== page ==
• Pharmacology
  • Allergy, Immunology, and ENT
  • Cardiology
  • Emergency Medicine
  • Endocrinology
  • Adolescent Medicine
  • Gastroenterology
  • Infectious Diseases
  • Neurology
  • OB/GYN
  • Practice Improvement
  • Gynecology
  • Respiratory
  • Dermatology
  • Mental, Behavioral and Development Health
  • Oncology
  • Rheumatology
  • Sexual Health
  • Pain

Effects of childhood adversity are seen early in life


According to a new report, abuse and other household dysfunction correlates with more than adverse health outcomes later in life. Such dysfunction also increases both the risk of poor overall health early in childhood, and of illness requiring medical attention.

Investigators collected data at five sites across the country for more than 1,000 children at high risk for child abuse and neglect, using parental (primarily maternal) interviews and questionnaires when the children were 4 and 6 years old. They asked caregivers about their child's exposure to three types of child abuse: physical, sexual, and psychological. Using standardized measures, investigators also assessed the presence of four categories of household dysfunction: caregiver problem drinking, caregiver depression, physical abuse of the caregiver, and criminal behavior in the household.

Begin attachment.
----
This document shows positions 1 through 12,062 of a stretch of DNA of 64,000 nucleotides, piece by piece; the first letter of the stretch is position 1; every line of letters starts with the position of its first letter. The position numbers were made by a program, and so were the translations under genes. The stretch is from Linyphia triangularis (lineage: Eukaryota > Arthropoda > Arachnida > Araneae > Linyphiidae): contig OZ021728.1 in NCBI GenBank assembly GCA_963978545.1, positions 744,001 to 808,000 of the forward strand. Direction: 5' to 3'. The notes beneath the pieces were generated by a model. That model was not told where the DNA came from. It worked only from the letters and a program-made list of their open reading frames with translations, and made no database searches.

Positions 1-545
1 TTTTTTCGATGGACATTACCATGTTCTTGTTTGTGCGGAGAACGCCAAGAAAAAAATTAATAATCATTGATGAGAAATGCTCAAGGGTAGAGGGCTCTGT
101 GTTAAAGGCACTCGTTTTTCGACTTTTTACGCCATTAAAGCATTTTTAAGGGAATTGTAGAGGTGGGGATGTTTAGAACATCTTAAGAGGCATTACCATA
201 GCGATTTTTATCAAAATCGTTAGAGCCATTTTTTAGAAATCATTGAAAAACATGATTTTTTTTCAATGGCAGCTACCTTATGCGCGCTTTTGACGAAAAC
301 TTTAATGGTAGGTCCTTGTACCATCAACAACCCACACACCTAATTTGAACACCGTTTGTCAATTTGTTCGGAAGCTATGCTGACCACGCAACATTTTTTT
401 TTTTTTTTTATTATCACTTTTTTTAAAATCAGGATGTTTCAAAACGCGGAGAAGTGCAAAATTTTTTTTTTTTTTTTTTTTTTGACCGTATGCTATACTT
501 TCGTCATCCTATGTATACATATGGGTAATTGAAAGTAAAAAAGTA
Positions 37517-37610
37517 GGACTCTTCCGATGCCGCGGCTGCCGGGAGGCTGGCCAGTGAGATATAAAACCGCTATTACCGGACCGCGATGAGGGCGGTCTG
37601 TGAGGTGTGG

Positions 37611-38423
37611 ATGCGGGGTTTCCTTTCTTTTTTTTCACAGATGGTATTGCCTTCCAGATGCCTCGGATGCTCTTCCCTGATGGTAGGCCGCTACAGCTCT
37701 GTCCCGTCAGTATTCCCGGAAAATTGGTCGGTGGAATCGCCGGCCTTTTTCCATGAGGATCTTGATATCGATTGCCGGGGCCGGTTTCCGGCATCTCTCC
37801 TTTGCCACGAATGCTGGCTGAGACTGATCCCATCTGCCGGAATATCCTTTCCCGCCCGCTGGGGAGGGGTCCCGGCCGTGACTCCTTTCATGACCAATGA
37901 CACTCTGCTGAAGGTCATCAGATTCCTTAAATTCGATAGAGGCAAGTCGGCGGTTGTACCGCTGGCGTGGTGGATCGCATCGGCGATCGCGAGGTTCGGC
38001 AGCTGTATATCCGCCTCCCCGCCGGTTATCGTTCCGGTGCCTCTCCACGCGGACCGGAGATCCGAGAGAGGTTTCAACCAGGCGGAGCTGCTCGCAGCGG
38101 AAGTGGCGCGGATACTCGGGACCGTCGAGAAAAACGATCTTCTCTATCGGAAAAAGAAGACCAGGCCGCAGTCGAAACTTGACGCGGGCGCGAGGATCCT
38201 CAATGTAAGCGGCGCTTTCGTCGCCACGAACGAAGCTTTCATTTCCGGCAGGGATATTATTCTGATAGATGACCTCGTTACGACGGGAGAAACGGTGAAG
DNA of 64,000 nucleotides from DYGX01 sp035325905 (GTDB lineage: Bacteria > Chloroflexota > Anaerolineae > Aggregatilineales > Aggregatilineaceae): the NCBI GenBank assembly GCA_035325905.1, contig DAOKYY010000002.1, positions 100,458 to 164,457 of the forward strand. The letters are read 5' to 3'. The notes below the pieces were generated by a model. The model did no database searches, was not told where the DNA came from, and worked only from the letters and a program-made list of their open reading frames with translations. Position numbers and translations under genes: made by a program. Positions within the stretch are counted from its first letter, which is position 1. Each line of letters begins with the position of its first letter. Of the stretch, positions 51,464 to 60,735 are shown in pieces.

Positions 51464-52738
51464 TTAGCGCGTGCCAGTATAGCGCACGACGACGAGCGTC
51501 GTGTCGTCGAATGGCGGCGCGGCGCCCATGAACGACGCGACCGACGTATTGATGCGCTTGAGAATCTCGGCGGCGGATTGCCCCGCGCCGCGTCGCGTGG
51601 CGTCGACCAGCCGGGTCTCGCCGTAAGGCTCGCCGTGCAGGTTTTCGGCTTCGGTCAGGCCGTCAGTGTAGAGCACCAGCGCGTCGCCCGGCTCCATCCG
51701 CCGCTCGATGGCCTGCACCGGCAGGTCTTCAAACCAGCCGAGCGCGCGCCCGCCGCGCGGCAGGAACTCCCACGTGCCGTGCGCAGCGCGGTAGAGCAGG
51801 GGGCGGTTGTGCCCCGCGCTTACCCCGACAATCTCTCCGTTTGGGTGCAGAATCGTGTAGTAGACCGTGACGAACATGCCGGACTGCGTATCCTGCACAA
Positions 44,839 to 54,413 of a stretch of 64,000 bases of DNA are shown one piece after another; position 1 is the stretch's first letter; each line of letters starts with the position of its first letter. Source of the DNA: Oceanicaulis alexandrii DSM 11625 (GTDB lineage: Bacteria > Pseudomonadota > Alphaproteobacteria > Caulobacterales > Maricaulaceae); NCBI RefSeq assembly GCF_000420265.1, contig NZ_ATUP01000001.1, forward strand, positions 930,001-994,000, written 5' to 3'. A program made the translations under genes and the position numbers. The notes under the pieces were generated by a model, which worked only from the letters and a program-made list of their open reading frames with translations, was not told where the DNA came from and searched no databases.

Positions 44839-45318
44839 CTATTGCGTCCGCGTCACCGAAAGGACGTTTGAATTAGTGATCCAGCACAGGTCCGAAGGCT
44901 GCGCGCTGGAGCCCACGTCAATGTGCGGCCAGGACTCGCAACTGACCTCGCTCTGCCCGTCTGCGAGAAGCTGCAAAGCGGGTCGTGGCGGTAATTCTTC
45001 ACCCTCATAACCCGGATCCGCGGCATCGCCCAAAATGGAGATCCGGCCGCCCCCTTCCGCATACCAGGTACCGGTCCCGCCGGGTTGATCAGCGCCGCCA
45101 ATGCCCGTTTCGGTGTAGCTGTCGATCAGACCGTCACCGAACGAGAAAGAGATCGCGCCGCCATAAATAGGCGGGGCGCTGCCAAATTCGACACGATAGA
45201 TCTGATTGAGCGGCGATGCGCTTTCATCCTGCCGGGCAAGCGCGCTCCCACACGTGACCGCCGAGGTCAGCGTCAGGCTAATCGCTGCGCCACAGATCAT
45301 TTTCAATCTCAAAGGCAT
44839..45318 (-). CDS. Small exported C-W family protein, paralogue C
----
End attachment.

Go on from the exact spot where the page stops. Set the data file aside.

Two thirds of the children had at least one of these seven exposures. About one quarter of the children had experienced psychological maltreatment, the most common of the three indicators of child abuse. Caregiver depression was the most prevalent household dysfunction, present in about one third of maternal caregivers. Domestic violence was the least prevalent of the seven indicators of childhood adversity, experienced by about 8% of caregivers.


This study confirms that the children we care for are the products of their surroundings. It offers evidence that a stressful environment at home can have a negative impact on a child's health, not just in later years, but in childhood. So what do we do with this information? Be alert to high-risk conditions in the home and be ready to mobilize available community resources to help. This is not an easy task.

Related Videos
Natasha Hoyte, MPH, CPNP-PC
Lauren Flagg
Venous thromboembolism, Heparin-induced thrombocytopenia, and direct oral anticoagulants | Image credit: Contemporary Pediatrics
Sally Humphrey, DNP, APRN, CPNP-PC | Image Credit: Contemporary Pediatrics
Ashley Gyura, DNP, CPNP-PC | Image Credit: Children's Minnesota
Congenital heart disease and associated genetic red flags
Traci Gonzales, MSN, APRN, CPNP-PC
© 2024 MJH Life Sciences

All rights reserved.